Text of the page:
Those who question whether the Department of Defense is actually rebalancing to the Asia-Pacific region should look at the three days Defense Secretary Chuck Hagel is devoting in April to meet with his counterparts in the Association of Southeast Asian Nations, or ASEAN. While the Secretary’s time is not as appealing a metric as military assets deployed and security assistance dollars, it is a clear demonstration of the priorities of the department and sets the tone for the entire bureaucracy. Just a few years ago, the idea that the secretary of defense would devote this much time to multilateral engagement in Southeast Asia would have been laughable — not any more.
The April 1-3 summit in Hawaii has its roots in a December 2009 visit to the Pentagon by Vietnamese Defense Minister Phùng Quang Thanh. In his meeting with then-Defense Secretary Robert Gates, Thanh asked if Gates would consider attending an inaugural meeting of a new 18-country forum to be called the ASEAN Defense Ministers Meeting Plus, or ADMM+, which Vietnam sought to create during its 2010 ASEAN chairmanship. It’s members would include the ten ASEAN countries, plus the United States, China, Japan, South Korea, Australia, New Zealand, India, and Russia.
Thanh’s request was bold. At the time, the U.S. commitment to attending major ASEAN-based forums was not taken for granted and American defense secretaries typically made few annual trips to Asia. Gates immediately recognized the long-term strategic importance for the U.S. of helping to build Asia’s multilateral security architecture. Since Gates attended the first ADMM+ ministerial in Hanoi in 2010, U.S. defense engagement with ASEAN has expanded rapidly and become institutionalized throughout the Defense Department. At the ministerial level, at the invitation of ASEAN, then-Secretary Leon Panetta travelled to Indonesia in 2011 and Cambodia in 2012 to meet with the ten ASEAN defense ministers. In 2013, Hagel travelled to Brunei to attend the second ADMM+ ministerial and also held a 10+1 meeting with his ASEAN counterparts.
A range of officials across the Office for Secretary of Defense, U.S. Pacific Command and the Joint Staff now routinely take part in multilateral meetings and practical military-military cooperative activities under the purview of the ADMM+. Senior and mid-level officials from the 18 member countries meet twice annually to discuss regional security issues and to oversee the work of six “Experts Working Groups,” each of which organizes practical military-military activities in the region. In 2013, the working groups organized three 18-country multilateral military exercises, which help build confidence and ties between the region’s militaries, including between the U.S. and China. The rising importance of ASEAN-based multilateral engagement has even forced changes in DOD’s rigid bureaucracy - ASEAN divisions now exist alongside long-established bilateral country desks in OSD, PACOM and the Joint Staff.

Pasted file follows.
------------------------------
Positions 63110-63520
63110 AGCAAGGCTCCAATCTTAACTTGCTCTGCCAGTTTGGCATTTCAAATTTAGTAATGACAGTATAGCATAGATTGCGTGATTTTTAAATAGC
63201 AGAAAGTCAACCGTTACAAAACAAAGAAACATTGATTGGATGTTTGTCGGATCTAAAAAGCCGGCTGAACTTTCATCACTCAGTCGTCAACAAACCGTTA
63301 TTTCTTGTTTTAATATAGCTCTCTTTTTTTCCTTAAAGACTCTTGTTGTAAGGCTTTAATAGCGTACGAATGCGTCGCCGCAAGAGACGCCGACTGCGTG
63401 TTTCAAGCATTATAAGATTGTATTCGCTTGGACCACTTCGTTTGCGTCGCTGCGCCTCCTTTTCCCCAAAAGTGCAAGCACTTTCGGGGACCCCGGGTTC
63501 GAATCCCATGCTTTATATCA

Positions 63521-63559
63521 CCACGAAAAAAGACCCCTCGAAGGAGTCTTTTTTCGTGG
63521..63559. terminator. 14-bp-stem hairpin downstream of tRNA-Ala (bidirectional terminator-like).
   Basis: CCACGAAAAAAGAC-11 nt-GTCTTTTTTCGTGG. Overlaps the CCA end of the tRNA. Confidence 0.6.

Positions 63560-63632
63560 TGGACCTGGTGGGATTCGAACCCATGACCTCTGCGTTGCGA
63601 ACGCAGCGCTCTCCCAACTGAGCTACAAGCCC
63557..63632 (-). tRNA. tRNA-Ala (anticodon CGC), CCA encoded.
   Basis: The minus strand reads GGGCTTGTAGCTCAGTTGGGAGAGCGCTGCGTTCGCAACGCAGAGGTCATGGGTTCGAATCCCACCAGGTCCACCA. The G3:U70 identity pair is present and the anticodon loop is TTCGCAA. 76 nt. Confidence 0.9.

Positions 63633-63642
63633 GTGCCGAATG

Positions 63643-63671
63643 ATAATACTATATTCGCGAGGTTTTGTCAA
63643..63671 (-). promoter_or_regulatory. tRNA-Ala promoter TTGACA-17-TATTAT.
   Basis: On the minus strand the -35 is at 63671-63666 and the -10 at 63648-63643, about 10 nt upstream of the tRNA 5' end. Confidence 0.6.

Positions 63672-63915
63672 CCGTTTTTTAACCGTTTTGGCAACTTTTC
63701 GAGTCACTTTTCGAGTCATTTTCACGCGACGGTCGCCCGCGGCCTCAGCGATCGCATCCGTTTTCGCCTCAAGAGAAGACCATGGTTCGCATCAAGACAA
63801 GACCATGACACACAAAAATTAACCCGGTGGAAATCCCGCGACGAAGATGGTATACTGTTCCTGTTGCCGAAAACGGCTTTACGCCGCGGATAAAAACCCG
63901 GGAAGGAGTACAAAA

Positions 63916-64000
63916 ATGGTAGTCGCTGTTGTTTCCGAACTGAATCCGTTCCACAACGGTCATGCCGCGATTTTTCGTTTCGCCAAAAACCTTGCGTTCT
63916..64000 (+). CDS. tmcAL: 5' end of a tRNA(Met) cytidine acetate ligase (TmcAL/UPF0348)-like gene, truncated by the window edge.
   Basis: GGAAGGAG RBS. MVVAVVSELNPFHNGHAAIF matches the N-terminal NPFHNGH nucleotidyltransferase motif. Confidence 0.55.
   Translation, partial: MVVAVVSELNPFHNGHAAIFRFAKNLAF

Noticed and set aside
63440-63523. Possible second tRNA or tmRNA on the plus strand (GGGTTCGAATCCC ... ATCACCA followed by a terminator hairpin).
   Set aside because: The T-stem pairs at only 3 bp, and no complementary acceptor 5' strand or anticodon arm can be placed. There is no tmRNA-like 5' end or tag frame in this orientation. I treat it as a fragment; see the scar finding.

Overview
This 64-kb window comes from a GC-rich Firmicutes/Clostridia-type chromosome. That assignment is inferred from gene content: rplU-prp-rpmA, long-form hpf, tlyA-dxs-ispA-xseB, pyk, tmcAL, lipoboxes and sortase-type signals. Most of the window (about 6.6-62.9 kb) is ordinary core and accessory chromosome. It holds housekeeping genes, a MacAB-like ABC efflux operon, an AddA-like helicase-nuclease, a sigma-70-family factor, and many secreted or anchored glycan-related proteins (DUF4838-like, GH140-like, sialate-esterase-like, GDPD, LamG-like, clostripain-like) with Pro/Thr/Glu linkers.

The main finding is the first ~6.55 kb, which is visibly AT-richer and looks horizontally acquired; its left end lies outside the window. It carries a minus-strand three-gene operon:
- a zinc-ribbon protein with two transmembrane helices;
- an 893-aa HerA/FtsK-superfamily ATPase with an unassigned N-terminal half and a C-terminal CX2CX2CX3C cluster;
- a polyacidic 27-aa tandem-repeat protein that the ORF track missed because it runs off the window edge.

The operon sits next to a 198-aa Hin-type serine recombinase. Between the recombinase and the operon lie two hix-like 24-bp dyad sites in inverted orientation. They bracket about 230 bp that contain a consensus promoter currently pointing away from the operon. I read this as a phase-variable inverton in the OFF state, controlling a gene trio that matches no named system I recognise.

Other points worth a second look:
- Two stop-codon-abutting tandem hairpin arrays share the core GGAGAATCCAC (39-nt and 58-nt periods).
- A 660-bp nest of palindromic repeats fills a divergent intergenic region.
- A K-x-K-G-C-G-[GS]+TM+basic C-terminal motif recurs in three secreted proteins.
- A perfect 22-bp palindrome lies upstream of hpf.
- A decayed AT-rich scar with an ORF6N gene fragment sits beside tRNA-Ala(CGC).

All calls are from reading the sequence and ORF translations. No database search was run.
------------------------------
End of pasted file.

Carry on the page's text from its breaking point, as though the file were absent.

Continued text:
DOD’s commitment to building ties with ASEAN and the broader Asia-Pacific region through multilateral engagement is a remarkable demonstration of making strategic, long-term investments in Asia, whose principal dividends will only be seen over time. Major agreements on key issues such as maritime security will not take shape in these forums for the foreseeable future and lowest common denominator multilateral exercises will not significantly enhance U.S. military readiness. However, deep U.S. engagement with ASEAN and through the ADMM+ is helping to bring coherence to the region’s security architecture and reducing mistrust between the region’s militaries.
U.S. commitment to directly engage ASEAN is also a strategic attempt to put the grouping at the center of multilateralism in Asia, rather than allowing any particular country, such as China, to drive regional integration on its own terms. In the meantime, this approach is also conveniently helping the United States in its bilateral relations with ASEAN countries.
Brian Harding is an adjunct fellow at the Center for Strategic and International Studies. Prior, he served in the Southeast Asia policy office in the Office of the Secretary of Defense..